Zoos and aquariums have proven no exception.  I remember when zoos didn't even have websites... then, when they developed their first, really, really bad websites.  Embracing social media came swiftly enough, and now zoos and aquariums use it to engage their visitors, as well as audiences around the world.  Social media makes the experience more interactive for guests.  Vote in our naming contest!  Share pictures or videos of your family and friends at the zoo (but not illegal pictures)!  Write a review of your visit!  Give a caption to this photo!  All efforts to get people talking about their experience and build up interest in the community.

Of course, zoo and aquarium visitors aren't the only folks on social media... so are many employees... and here's where social media can start causing problems.  Zookeepers tend to be fairly young, so it's not surprising that many have embraced social media.  And, like many young people (and plenty of older ones), they sometimes put up stuff that they shouldn't.  Photos are particularly problematic - they can show behind-the-scenes areas, which, let's be honest, often look somewhat ratty.  They can show things that can be taken out of context (i.e.: an animal that is sedated for a medical procedure, but looks dead).  They can create the false impression that the animals are "pets" or "babies", or depict unsafe actions which may encourage non-animal-professionals to do unsafe things.  It's not surprising that many zoos and aquariums have strict policies on the use of cameras behind-the-scenes by staff.

I confess, I'm that annoying paparazzi guy at our zoo who pulls out a camera at the drop of a hat... but none of my behind-the-scenes pics go up here (let alone on my personal Facebook page, where they could come back to haunt me).

Perhaps my favorite aspect of Facebook and social media is the sense of community that it has created.  Zookeepers around the world are now linked together in online groups, closed to animal care professionals, such as "ZooKreepers", "You Know You're a Zookeeper When", and other, more specialized groups (cat keepers, parrot keepers, etc).  A lot of great ideas and bits of advice come from these sites and keepers ask questions and share ideas.  A lot of laughs also get shared as pictures and stories make their rounds.  We tell stories of birth and deaths and escapes, and yes, dear visitors, we do talk about you (and our bosses...)

Of course, a lot of fights also pop up on here, as animal care folks tend to be some of the most cantankerous, self-righteous, hyper-critical people on the net.  Private sector versus public!  Circuses versus zoos versus sanctuaries!  Pro-Seaworld vs Anti-Seaworld!  And don't even get me started on the fiasco we had with the Copenhagen giraffe this last winter.

In these forums, things sometimes get heated, and people say things they shouldn't... especially about people they work with (forget the NSA, on Facebook, everyone is watching you!).  Some folks have gotten in trouble - sometimes deep trouble - at work for what they post online, thinking that they are anonymous.  It's good that we have a forum where we can - with relative privacy - discuss our business, but on the internet, any privacy is just that... relative.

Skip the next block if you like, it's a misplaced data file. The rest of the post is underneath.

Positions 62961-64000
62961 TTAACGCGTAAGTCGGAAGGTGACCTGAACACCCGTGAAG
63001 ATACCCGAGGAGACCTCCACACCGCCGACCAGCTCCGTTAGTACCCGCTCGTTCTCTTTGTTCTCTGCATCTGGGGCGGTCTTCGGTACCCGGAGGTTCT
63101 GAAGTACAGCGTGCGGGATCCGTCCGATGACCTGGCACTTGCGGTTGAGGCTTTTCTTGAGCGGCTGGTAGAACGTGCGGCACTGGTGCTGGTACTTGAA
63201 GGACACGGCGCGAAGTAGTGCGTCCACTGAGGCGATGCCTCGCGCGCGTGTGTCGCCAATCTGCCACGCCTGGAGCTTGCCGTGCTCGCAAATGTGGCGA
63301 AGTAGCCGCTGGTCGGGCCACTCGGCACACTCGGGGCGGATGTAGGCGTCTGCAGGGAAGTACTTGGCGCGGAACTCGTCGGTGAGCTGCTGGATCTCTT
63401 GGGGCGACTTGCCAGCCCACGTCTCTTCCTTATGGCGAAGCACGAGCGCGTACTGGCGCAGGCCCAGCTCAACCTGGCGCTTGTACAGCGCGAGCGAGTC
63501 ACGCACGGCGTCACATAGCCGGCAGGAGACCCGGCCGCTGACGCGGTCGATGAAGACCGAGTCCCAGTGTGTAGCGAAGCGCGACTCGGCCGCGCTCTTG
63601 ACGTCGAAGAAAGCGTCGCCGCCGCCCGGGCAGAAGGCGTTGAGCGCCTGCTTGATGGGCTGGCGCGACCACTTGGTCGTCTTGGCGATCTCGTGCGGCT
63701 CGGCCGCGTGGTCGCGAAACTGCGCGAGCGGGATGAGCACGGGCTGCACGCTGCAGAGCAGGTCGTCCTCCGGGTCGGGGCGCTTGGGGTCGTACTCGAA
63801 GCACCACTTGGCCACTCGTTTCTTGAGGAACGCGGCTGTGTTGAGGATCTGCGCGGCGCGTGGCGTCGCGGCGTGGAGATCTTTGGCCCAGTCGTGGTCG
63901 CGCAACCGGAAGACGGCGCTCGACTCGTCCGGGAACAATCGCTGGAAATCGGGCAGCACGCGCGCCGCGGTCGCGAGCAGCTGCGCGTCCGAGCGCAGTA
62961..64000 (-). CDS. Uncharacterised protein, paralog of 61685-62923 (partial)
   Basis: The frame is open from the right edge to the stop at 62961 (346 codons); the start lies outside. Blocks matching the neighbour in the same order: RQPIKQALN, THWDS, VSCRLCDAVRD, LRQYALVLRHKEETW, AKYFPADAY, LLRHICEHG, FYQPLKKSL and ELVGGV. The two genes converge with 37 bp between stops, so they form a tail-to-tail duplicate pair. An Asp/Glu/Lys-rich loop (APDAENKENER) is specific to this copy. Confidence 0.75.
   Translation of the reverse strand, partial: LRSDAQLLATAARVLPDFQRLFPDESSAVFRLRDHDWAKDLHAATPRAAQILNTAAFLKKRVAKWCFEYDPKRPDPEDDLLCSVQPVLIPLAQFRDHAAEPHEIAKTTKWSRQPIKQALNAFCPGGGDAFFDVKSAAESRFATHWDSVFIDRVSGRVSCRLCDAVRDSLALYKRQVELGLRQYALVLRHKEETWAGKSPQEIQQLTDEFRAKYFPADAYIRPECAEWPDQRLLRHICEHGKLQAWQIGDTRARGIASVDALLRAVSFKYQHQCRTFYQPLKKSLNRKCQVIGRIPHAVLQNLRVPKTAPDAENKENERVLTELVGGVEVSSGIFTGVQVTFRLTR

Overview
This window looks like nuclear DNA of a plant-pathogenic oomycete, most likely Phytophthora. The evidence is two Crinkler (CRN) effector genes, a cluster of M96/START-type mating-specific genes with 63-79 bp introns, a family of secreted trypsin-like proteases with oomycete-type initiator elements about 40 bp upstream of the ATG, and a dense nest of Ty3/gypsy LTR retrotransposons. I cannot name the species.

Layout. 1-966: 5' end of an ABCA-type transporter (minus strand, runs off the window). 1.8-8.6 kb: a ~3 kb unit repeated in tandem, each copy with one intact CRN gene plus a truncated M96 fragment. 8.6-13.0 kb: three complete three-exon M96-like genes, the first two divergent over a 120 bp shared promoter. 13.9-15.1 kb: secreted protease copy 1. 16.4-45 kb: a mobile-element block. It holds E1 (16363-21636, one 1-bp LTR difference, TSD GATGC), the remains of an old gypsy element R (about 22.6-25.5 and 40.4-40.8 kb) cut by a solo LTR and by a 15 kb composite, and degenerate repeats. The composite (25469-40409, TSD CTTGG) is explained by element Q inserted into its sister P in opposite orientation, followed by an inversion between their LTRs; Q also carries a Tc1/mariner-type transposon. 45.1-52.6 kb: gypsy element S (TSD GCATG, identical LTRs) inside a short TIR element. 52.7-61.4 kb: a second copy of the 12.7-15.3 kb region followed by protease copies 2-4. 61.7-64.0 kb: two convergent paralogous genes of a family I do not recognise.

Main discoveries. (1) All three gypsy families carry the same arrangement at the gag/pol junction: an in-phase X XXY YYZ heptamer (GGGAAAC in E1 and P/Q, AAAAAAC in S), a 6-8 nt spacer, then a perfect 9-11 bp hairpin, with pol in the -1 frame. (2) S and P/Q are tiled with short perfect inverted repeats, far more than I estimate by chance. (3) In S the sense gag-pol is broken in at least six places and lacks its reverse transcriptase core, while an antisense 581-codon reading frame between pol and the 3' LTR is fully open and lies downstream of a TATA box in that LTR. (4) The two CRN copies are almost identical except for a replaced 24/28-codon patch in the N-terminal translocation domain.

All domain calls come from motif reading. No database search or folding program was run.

I had early disdain for Facebook, but have, over the years, become addicted to it (though I still resist Twitter and the other heads of the social media hydra).  It can be a great tool for sharing stories and ideas with the rest of the world, as well as for gaining new ideas and insights ourselves.  But, like any tool, there is a proper and an improper, a safe and a dangerous, way to use it.  Be aware of that.

Monday, November 10, 2014

Zoo Review: Newport Aquarium

Compared to zoos, public aquariums tend to be rather new institutions; while many American zoos are over a century old, many of the nation's greatest aquariums have opened up in the last thirty years or so.  Among these is the Newport Aquarium, located across the Ohio River from Cincinnati, Ohio.  Compared to many aquariums, the collection is very... fish-focused.  There are no marine mammals - no mammals at all, actually, at the time I visited - and the bird collection is limited to penguins.  Here, the fish are the stars.

It would perhaps not be a mistake to say that the reputation of the facility rests on the back of one fish - the bowmouth guitarfish, also known as the shark ray.  The Newport Aquarium was the first in America to display this unique species, and still has the largest number of the fish in this country; at the beginning of this year, it also celebrated the first captive breeding of the species, though unfortunately none of the pups survived.  The four shark rays share their massive home with several other sharks - sand tigers, nurses, black- and white-tip reefs - as well as rays, groupers, and a massive loggerhead turtle, among other sea creatures.  This enormous habitat can be viewed from several vantage points, including  the spectacular Shark Ray Theater, where feeding demonstrations take place behind, from above, and from an incredible tunnel which passes through the exhibit, allowing sharks to swim above, around, and even below the feet of delighted aquarium visitors.